Generally speaking, whenever the possibility for any system of organization (a living entity) to operate at the next higher level has opened up because a new evolutionary cycle had begun, a state of tension develops in that living system. This tension spreads at first in an unnoticeable manner throughout the system, and slowly but gradually increases. A whole society and the leaders of its culture experience restlessness and a deep discontent which need only a catalyst to explode. A mere spark of indignation caused by a scandal, a book, or poem that somehow hits a sensitive spot can be such a catalyst, as well as widespread hunger or poverty having reached an apparently unbearable level. The deepest cause of the explosion is the simple fact that a new cycle has started, releasing in a public form new dreams and hopes able to fire the collective imagination of human beings. Thus the famous saying: "Nothing is more powerful than an idea whose time has come."
      The Uranian revolutionary is an individual in whom certain personal factors have produced an unusual sensitivity to the change of rhythm caused by the opening of a new planetary cycle. If such an individual is not conscious of this sensitivity, and even less of what planetary and historical cycles are, then Uranus can only operate (symbolically speaking) within his or her closed-centered field of consciousness. The individual considers what he or she does and thinks as being his or her own, even if the feeling is strong in his or her consciousness that somehow the idea or impulse to act has "come to" him or her. In whatever way it may be believed to have come, the activity is bound to cause some sort of crisis; and the events it spawns may be strongly cathartic.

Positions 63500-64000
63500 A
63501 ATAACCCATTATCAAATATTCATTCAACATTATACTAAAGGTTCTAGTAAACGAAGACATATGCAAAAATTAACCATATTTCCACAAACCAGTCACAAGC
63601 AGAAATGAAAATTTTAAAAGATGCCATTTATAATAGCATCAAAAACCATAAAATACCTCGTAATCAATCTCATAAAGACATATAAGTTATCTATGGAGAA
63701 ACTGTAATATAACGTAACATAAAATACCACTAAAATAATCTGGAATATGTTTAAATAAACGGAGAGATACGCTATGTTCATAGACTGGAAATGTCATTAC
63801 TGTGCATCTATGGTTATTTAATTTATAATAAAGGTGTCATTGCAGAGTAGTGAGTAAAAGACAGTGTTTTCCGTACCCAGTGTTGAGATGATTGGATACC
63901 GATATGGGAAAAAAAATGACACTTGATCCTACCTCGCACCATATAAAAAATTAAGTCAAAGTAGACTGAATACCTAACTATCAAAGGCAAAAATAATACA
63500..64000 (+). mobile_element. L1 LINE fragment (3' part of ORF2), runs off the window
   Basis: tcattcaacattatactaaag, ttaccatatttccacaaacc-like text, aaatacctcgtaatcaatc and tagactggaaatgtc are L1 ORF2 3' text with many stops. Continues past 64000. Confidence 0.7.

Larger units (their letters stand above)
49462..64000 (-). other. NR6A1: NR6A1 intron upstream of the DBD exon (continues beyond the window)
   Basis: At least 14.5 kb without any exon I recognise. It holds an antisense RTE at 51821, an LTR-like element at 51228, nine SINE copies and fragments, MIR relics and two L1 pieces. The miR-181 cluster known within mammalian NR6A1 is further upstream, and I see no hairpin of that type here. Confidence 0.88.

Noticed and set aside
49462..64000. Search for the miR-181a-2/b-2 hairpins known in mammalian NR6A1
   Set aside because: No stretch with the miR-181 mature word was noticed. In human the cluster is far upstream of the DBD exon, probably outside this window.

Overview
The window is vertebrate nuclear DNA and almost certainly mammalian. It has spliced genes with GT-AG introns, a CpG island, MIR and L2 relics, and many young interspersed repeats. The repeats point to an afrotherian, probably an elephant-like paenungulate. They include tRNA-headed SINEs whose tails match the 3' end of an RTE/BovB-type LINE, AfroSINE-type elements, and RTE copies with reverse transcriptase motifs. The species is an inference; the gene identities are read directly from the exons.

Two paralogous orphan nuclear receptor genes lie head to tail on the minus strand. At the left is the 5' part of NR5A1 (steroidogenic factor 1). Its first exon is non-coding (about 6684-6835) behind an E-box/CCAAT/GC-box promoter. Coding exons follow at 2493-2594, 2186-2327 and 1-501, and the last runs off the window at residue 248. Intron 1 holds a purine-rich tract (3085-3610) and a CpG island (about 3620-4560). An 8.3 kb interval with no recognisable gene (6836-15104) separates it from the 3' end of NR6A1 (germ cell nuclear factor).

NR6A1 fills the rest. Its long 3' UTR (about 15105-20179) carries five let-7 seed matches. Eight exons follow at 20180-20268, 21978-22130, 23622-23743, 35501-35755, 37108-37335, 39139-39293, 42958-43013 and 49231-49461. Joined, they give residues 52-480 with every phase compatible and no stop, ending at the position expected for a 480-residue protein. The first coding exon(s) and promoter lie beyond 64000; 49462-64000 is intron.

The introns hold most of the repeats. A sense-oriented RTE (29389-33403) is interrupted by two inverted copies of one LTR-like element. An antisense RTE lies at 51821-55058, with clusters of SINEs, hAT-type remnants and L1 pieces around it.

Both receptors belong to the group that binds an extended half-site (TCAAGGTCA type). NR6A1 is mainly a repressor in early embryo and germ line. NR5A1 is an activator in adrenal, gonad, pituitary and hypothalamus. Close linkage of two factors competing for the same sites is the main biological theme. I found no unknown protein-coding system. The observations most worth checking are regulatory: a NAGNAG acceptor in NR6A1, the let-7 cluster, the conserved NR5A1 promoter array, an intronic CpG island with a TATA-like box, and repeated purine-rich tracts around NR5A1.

With Neptune, we are dealing not so much with critical events as with slow, persistent, and perhaps insidious changes. While Uranus may try to batter down the fortified walls of the Saturnian ego, Neptune tends to dissolve them. It has therefore been called the Universal Solvent and its erosionary operation compares to the slow but repeated action of sea waves upon the rocks of the shore. If Uranus refers to the restless discontent with conditions as they are and have been for a long time, Neptune evokes the appearance in the consciousness of the visionary image of what might be or should be. The Neptunian individual tends to be the dreamer of Utopias. His or her function in a culture is important because man cannot actually produce what he has not first imagined, imprecise though the images may have been.